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Role of Banks in South Africa: Analytical Essay

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Banking Sector

The South African banking sector has undergone quite a lot of changes and developments over the years, more specifically its regulatory provisions. However, despite all the changes, the banking sector of the country still seems to be a stable and sound environment. The rise of the so-called ‘digital banks’ in South Africa have proved and demonstrated to be a huge part/ large contributing factor to such changes in the banking environment. We have seen new banking licenses issued over the years to entities that consider or rather call themselves the “branchless banks” or “digital banks”. More information on such entities shall be discussed below in this essay and the above-mentioned changes that have occurred in the banking sector.

The South African Reserve Bank regulates and supervises banks in the country, its purpose basically is to achieve a sound and effective banking system within the country in the interest of depositors of banks and the economy at large. The Reserve Bank also issues banking licenses to banking institutions and also monitors such institutions’ activities and regulations in terms of either the Banks Act or the Mutual Banks Act.

Banks play various role of payments and also that loan intermediary, in which it brings borrowers and lenders together. Such a loan intermediary role is said to can only be successful with proper interest rate risks, credit, and liquidity which will in most cases, be overseen by the South African Reserve Bank. Matters relating to solvency is regulated by Public Banking law while Private Banking law, which is divided between mutual banks, commercial banks and cooperative banks, provides legal certainty of rights and obligations arising from individual transactions.

The Banks Act does not expressly prescribe the different types of banks in the banking sector but it does define the business of a bank, and one can, from reading the such definition of the bank’s business, determine what a bank is. There are however various ways in which one categorizes or classifies the types of banks. The first way would be by distinguishing between banks that are regulated by The Banks Act (i.e. Commercial Banks which are regulated by The Banks Act ) and those regulated by other Acts (i.e. Mutual Banks which are regulated by the Mutual Banks Act ). A second way would be grouping or categorizing the banks that fall under the national payment system and those that don’t. The third way is to distinguish between retail and investment banking. Retail banking deals directly with small businesses and individuals, while investment banking deals with financial market activities. The fourth way is to distinguish between the different bank tiers, which I shall for the purposes of this assessment, get into greater detail.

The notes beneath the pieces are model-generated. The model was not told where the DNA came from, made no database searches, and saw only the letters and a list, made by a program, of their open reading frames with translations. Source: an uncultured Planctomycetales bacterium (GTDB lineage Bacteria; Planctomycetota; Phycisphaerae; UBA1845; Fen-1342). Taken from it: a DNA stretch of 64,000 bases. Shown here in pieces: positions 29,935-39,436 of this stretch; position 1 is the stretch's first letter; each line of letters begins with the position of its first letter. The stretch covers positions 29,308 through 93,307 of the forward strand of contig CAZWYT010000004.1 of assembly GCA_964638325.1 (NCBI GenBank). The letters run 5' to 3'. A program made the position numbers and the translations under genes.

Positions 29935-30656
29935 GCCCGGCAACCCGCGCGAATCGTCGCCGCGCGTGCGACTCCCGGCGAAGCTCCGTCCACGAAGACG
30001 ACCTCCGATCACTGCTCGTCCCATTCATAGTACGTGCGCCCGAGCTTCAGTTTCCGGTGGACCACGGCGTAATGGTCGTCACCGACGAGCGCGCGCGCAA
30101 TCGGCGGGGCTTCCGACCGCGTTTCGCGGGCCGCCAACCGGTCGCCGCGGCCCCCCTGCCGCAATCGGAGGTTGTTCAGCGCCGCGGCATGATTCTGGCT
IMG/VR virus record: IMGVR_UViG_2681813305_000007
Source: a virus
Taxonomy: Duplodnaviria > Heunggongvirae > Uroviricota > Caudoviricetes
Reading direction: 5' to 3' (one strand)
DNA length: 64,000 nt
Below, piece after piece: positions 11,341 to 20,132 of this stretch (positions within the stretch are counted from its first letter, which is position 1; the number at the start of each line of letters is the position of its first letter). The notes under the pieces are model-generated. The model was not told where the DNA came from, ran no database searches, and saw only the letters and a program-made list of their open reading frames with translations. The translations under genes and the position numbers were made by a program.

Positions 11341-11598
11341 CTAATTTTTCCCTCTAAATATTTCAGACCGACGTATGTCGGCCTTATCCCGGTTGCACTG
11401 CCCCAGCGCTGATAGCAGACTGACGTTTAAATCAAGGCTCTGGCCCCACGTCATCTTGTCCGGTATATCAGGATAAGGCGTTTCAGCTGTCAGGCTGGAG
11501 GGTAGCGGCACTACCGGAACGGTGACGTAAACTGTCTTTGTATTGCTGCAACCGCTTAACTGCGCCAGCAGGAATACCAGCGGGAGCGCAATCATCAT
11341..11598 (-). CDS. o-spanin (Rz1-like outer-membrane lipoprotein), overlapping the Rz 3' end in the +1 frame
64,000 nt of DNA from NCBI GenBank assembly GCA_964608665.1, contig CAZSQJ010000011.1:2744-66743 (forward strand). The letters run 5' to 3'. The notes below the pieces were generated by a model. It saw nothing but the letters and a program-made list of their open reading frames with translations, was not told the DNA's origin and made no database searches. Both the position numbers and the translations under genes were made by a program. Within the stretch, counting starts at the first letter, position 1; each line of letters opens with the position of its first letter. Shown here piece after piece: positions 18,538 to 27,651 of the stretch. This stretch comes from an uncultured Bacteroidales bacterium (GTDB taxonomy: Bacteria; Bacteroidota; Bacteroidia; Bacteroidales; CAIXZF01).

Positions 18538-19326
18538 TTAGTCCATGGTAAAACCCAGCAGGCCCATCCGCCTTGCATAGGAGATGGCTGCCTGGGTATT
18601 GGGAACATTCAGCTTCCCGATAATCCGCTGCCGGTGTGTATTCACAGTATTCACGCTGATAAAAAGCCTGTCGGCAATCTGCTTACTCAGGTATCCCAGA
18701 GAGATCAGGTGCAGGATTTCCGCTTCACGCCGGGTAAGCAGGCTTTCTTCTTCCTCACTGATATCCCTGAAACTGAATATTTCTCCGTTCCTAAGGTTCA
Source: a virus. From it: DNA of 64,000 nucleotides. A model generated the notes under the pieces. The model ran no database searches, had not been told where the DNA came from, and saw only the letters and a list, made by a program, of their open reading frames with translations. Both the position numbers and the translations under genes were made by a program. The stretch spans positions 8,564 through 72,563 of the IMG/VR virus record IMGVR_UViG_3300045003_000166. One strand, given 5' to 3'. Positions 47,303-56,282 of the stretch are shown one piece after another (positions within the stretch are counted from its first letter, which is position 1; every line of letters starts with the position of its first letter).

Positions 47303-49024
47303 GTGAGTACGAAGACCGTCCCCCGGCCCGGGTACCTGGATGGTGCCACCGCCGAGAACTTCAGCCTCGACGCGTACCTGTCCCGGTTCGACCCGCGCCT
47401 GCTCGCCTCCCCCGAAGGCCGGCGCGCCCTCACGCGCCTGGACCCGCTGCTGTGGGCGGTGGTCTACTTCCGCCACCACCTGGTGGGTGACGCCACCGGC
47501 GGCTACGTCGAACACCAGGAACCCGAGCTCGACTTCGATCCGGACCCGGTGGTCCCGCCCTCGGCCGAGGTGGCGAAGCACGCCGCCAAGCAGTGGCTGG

In the first tier, we have Commercial/Retail banks, Investment banks, The Land and Agricultural Development Bank of South Africa, and The Development Bank of Southern Africa.

a) Commercial/Retail Banks

In South Africa, Commercial and Retail Banks are one in the same thing in the sense that they are similar and no distinction is drawn between them. Commercial/Retail Banks may be described as banks that typically act as payment intermediary services to their customers by taking deposits, making payments and making loans. These Banks aren’t to be confused with Investment Banks as they are also involved in investment banking, but this is not considered their main area of business. Commercial Banks generate their net income in the form of bank charges and interests generated usually through maturity loans they provide or give to their customers. The customers make deposits to the bank which such banks will convert to large maturity loans. An example of this type of bank in South Africa is Absa, Standard bank, Nedbank and the First National Bank.

b) Investment Banks

Investment Banks are banks that provide or assist individuals, companies and other entities such as the government to raise capital by assisting or acting as their agent in matters relating to securities. This type of bank also assists companies with mergers and acquisitions, trading/exchanging foreign exchange and commodities. As mentioned above this type of bank should not be confused with a commercial/retail bank because, unlike a commercial bank, an investment bank does not take deposits. They simply offer two categories of banking services to their customers, which are:

  • Selling, trading, or promoting securities for cash or for other securities.
  • Managing or advising their customers on their assets on behalf of pension funds or the investing public.

c) The Land and Agricultural Development Bank of South Africa